Happy math. At an introductory £2'500, Pluto plus matching integrated with active crossover and compensation circuitry plus your choice of four automotive lacquer colors is a lot of posh for the dosh. It's also a fully field-proven design that benefited from ongoing refinements over its nearly 10-year run. Now it comes at us not as a DIY project but turn-key proposition. It's actively equalized to extend low for a 5" two-way. Only the bottom octave is merely hinted at. A subsonic filter avoids overdrive to play surprisingly loud without overtaxing the small woofer. It's very toneful and a championship 3D stager. It's a very social speaker which spreads the sweet in spot all around. It's not a super airy proposition. Neither is it an overdamped British PRATster. For that you'd want a different tweeter and front-firing midranges. Key here is textural bloom or wetness. It's not specific to certain bands but admirably of a piece. Transients aren't needly and prickly as so many modern designs tend to be. Without sacrificing focus or image specificity, this is a softer rounder sound. It's innately reverberant and thus not 'high resolution' in the current hyper-separated dry usage of the term. Here transitions are more 'watercolor', less sudden. There's a lot of connective tissue between the notes. This lowers transparency and lucidity in favor of richer more elastic tone textures.

6 x BurrBrown OPA2134 opamps per side plus 3 x LM3886T 68-watt class B chip amps bolted to the heat sinks.

  As a small speaker Pluto lacks the gravitas of 12" woofers and the physical impact which line-of-sight drivers produce. But as a small speaker it's not psychologically in the way of the outer stage sectors. As a box-less design without edge diffractions there's no discernable enclosure talk. As a fully active design its performance translates from user to user because the vital amp/filter/driver interface has been locked in by the designer. With the new Chinese full-metal pipes the cosmetics have become house-broken for most. Particularly in white the speaker is very unobtrusive.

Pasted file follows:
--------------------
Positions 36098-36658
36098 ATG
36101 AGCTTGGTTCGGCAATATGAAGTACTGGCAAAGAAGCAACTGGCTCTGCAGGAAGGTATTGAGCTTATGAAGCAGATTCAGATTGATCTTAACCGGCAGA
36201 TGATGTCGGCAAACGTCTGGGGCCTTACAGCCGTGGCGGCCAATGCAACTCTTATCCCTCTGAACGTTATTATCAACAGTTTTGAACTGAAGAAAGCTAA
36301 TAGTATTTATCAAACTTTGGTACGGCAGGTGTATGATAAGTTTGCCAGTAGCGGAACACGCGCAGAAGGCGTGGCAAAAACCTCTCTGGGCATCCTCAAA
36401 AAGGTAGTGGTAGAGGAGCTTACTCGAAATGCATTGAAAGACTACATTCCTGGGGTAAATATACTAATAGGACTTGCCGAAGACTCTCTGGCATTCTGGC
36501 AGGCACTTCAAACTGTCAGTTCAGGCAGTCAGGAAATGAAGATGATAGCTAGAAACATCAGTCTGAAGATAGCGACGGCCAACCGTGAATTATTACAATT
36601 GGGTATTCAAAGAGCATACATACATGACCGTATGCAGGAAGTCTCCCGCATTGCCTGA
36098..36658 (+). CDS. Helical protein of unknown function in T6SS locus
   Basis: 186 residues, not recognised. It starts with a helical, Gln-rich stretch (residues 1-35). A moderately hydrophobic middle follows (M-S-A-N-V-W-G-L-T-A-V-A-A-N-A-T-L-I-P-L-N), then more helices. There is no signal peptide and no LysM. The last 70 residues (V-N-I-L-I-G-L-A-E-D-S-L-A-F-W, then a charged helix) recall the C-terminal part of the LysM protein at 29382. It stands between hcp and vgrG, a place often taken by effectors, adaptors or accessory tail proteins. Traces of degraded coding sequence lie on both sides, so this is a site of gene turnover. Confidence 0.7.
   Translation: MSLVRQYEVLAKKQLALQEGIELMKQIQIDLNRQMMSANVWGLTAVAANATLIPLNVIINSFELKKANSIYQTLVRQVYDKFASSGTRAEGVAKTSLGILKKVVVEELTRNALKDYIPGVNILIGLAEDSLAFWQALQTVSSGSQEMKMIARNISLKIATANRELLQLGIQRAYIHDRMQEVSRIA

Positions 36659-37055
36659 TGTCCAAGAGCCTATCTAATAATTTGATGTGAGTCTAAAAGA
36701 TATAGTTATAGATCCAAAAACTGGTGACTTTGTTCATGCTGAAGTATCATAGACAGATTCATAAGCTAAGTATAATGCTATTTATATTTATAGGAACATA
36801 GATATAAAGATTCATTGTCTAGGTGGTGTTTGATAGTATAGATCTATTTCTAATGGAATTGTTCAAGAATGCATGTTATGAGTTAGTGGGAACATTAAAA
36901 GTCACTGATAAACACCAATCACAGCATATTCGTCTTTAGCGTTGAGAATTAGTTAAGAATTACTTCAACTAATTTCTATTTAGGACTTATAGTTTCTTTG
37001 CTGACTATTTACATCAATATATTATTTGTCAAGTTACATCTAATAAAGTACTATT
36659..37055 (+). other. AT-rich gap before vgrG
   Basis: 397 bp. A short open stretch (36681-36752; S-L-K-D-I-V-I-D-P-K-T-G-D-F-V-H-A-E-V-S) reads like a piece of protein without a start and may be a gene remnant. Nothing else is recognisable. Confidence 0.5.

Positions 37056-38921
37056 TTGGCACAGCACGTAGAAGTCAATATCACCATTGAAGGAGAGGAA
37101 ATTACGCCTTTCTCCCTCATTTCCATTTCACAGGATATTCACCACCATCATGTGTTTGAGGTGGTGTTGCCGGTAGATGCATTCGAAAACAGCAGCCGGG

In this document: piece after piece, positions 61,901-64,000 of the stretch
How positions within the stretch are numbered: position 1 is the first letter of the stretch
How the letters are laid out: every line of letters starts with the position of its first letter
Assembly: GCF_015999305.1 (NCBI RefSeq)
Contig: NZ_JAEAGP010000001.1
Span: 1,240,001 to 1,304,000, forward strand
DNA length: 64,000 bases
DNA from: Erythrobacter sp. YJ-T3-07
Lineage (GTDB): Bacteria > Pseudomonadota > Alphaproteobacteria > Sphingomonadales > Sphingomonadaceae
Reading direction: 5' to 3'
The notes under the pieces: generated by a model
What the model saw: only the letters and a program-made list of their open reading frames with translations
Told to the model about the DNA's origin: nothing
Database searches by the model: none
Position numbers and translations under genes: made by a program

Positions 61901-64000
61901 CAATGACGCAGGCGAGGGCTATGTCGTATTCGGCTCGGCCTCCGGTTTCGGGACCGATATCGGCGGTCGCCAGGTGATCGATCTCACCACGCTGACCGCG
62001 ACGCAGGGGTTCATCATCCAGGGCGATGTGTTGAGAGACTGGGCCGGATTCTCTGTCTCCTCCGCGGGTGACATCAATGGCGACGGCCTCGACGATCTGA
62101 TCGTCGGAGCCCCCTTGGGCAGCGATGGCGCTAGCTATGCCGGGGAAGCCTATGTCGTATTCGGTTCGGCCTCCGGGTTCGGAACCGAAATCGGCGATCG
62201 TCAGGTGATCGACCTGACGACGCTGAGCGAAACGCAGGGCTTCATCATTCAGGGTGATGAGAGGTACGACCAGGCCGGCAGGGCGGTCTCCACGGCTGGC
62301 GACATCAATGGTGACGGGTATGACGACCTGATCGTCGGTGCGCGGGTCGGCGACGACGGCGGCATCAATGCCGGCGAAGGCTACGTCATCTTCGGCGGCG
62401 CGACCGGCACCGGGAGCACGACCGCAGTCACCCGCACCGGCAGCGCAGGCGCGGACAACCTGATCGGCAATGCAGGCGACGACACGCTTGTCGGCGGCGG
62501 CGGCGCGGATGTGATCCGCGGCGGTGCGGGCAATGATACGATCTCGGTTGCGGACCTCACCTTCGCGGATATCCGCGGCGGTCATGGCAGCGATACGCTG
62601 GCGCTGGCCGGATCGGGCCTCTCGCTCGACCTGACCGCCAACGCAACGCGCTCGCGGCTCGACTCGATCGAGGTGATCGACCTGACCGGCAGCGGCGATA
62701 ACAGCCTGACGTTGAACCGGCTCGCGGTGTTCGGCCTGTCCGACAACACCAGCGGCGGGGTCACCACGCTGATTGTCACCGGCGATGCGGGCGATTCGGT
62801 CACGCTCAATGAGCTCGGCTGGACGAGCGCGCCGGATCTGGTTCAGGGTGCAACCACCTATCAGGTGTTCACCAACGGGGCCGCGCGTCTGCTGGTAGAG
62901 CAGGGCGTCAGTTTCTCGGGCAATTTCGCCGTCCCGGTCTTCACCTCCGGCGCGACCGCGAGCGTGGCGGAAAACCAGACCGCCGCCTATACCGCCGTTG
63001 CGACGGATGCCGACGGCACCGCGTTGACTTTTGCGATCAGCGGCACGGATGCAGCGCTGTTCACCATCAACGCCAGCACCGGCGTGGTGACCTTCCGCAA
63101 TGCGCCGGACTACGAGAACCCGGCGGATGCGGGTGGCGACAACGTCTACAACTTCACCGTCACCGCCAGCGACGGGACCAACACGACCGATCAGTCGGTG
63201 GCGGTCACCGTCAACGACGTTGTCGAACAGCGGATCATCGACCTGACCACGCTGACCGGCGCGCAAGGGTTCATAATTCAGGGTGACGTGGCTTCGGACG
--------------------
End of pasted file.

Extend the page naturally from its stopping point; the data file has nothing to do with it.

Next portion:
Once LzAudio improve their remote's aim, address a few small items already mentioned and throw in thicker shipping cartons to avoid needless worries upon delivery, Pluto will net a perfect score for concept, type and price. And I nearly don't want to mention it but career upgraders could scratch their itch, bypass the clicking resistor-relay attenuator by setting it to full, then spend the long green on a European designer preamp. Not that I was compelled to even try. The whole appeal of this system is its simplicity. All the important decisions have already been made for you by a very good designer. Add source, be done. A 30-day satisfaction guarantee makes it a sure thing. In closing, particularly folks who do music and 2-channel video with one system really could take to these. No matter where you sit, voices will always come from the screen yet the lateral panorama will be immense. No need for a center channel. No, you won't get 20Hz bass. But down to 40 cycles things will be very clean, firm and rather better than an equivalent 5-inch 2-way box speaker. The same applies for music. And all of it holds true also for smaller rooms. So make no mistake. Despite being a dwarf planet, this Chinese Pluto with the Santa Rosa/CA DNA plays far bigger than it looks.
  Pluto Loudspeakers comments: I am sorry to hear the tweeter tube was wobbly. I just woke up the manufacturer one hour ago and had a chat with him. He agreed that there is a design flaw in the connection between tweeter tube and base. He recently dispatched 14 pairs of Pluto in China and there were two with the same issue. This will certainly be addressed very soon. Also we all agreed with your comments regarding the amplifier which is too DIYish. They will give up SL's original circuit board which is too bulky and circuit board and amplifier casing will be redesigned from the ground up. I hope they will come up with something sleeker and better integrated. Thank you very much for all the praise about the Pluto which is largely down to SL's epic design. I will seek your reviewing skills again when we have a more refined version.

Pluto Loudspeakers website